ANSYS Acquires Electromagnetics Simulation Company to Improve IoT Communication

Acquisition of Delcross brings technology to handle Internet of Things devices

Recently, ANSYS announced that they have acquired a large majority holding of Delcross Technology. This acquisition represents a significant move towards expanding their multiphysics electromagnetic simulation and radio frequency system analysis capabilities. Additionally, ANSYS notes that this move is aimed to improve the communications of Internet of Things (IoT) devices.

Delcross’ software will allow ANSYS users to assess how a product’s antenna will operate surrounded in an environment of antennas and other equipment. This assessment will show users their design’s ability to transmit and receive data without the signal being corrupted by other devices in the area.

ANSYS HFSS is used for the antenna and immediate surroundings and Delcross Savant is used for the surrounding environment,” said Lawrence Williams, director of product management at ANSYS. “The combination is a new solution to an otherwise very challenging problem.”

ANSYS HFSS is ideal for designing the antennas on IoT devices and for placing those devices in or near equipment or persons,” clarified Williams. “However, communication between devices or between devices and a central access point is a considerably larger and more complex problem. Consider, for example, an oil refinery with multiple IoT sensors throughout. The complex environment of pipes, platforms, steel girders, et cetera, creates a challenge for simulation. The Delcross Savant product with its SBR technology is perfectly suited to solve this large, complex environment by shooting rays in and among the pipes and girders.”

With the growth of the IoT, more products are coming equipped with antennas. This trend is true for both consumer and industrial products, like wearable technology and smart metering respectively.

However, Williams is talking about how the addition of these antennas can create other unexpected consequences including the disruption of the device’s operations due to electromagnetic interference (EMI). Delcross’ simulation software helps to determine if EMI exists and how to reduce its effects on the device.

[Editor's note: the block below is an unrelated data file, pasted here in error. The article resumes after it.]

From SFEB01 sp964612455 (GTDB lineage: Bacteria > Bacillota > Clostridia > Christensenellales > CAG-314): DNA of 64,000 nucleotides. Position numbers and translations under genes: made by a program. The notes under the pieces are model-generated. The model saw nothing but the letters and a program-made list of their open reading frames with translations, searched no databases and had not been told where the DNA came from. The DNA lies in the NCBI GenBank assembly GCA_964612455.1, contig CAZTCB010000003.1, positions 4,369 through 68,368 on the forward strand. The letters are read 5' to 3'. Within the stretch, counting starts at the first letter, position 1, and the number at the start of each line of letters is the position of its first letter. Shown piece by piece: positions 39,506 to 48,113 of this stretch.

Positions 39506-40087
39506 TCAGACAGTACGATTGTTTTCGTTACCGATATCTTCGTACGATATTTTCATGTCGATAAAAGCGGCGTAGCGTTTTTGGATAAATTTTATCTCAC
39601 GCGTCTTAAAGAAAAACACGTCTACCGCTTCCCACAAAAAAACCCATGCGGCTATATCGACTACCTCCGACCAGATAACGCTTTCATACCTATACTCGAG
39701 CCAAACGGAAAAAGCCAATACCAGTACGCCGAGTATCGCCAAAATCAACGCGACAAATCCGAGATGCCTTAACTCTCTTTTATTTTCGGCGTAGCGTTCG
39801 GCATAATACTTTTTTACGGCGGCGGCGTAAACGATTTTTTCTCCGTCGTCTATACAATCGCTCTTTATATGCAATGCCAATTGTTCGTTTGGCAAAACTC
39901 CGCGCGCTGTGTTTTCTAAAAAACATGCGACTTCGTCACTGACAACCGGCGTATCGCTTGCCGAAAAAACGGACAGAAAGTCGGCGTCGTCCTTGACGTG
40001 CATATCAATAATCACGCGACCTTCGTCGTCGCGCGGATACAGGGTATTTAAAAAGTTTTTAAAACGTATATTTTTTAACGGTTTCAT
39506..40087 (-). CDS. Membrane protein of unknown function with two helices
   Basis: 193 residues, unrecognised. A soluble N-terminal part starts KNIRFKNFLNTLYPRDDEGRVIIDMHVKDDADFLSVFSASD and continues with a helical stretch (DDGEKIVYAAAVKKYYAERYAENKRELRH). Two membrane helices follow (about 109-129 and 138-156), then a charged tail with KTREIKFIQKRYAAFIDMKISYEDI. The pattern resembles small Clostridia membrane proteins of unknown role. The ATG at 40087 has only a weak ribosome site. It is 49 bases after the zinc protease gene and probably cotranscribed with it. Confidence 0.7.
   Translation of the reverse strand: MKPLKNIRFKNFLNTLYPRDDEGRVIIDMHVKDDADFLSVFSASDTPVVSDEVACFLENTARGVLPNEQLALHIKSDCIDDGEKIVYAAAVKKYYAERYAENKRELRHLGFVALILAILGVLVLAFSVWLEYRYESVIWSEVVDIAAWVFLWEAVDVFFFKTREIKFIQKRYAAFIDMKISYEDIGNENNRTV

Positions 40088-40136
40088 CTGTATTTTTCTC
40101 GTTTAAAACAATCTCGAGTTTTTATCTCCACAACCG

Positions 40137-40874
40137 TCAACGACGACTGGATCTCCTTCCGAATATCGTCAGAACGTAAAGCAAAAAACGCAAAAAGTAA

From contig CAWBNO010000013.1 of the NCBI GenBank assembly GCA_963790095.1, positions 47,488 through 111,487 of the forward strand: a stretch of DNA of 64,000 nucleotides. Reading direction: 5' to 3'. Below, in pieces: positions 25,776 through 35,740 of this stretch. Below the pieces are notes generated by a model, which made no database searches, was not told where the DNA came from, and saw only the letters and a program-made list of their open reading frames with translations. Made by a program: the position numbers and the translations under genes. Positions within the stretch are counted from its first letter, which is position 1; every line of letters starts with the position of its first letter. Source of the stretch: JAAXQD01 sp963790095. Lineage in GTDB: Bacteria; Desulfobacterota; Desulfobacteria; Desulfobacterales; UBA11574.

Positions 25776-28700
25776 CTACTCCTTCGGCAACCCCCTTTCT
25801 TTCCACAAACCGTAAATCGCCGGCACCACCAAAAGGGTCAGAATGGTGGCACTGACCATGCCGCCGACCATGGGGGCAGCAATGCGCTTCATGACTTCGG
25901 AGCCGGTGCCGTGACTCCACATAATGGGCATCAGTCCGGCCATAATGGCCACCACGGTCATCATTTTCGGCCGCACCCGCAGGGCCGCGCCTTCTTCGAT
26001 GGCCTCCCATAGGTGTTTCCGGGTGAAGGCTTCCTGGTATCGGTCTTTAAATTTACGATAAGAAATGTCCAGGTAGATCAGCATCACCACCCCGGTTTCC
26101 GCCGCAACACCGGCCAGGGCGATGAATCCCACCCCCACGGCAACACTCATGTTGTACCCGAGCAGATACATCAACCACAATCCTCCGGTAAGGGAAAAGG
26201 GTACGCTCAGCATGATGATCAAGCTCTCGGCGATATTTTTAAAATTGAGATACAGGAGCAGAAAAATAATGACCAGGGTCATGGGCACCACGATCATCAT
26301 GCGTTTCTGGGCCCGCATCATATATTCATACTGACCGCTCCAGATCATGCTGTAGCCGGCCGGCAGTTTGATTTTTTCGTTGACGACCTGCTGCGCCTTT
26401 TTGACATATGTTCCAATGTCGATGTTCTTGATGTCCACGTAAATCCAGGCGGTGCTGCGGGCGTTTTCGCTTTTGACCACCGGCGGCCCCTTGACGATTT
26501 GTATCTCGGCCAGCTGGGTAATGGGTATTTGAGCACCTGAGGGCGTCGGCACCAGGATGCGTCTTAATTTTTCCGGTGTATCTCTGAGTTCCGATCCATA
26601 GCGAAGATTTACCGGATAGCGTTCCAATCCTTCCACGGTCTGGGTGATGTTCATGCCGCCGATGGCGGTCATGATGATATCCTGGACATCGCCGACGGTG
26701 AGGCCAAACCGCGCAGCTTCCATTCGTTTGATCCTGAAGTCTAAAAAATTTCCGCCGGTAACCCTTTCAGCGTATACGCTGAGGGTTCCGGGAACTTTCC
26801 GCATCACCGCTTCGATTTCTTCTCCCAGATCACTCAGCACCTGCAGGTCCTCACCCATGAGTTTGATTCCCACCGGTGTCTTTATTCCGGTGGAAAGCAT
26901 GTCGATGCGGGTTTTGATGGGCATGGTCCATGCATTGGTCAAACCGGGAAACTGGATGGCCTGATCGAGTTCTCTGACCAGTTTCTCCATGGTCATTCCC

Jim Cashman, ANSYS president, commented on the merger of ANSYS and Delcross simulation technology, noting its ability to create more complete multiphysics simulations. He said the addition of Delcross “further strengthens our leadership in antenna design, wireless system performance and EMI prediction. The combined ANSYS high-frequency solution will deliver an unequalled portfolio for wireless system design.”

As Williams and Cashman hinted above, ANSYS already has a significant amount of electromagnetic software. These solutions can be used to assess the design of printed circuits (Slwave), electric motors (ANSYS Maxwell) and other applications. This indicates that the Delcross acquisition is aiming to strategically enter the antenna signal simulation space.

“The combination of ANSYS and Delcross provides a powerful solution for next-generation wireless system design,” said Matt Miller, Delcross president. “The acquisition opens new system opportunities and better positions ANSYS to meet the simulation needs of these important applications. That’s why the Delcross team and I are extremely pleased to join ANSYS.”

This acquisition represents yet another move for ANSYS to join the IoT realm. Recently, ANSYS also merged with Gear Design Solutions for their big data analysis capabilities. Similar mergers, acquisitions and partnerships of CAD/CAE companies with IoT technology companies are becoming a significant trend, one that was started by PTC’s $500M IoT investment a few years ago, up to  the very recent Autodesk’s acquisition of the enterprise-level IoT Cloud service SeeControl.

What do you think of the need of your current engineering software’s to address antennas and the IoT? Comment below.


Written by

Shawn Wasserman

For over 10 years, Shawn Wasserman has informed, inspired and engaged the engineering community through online content. As a senior writer at WTWH media, he produces branded content to help engineers streamline their operations via new tools, technologies and software. While a senior editor at, Shawn wrote stories about CAE, simulation, PLM, CAD, IoT, AI and more. During his time as the blog manager at Ansys, Shawn produced content featuring stories, tips, tricks and interesting use cases for CAE technologies. Shawn holds a master’s degree in Bioengineering from the University of Guelph and an undergraduate degree in Chemical Engineering from the University of Waterloo.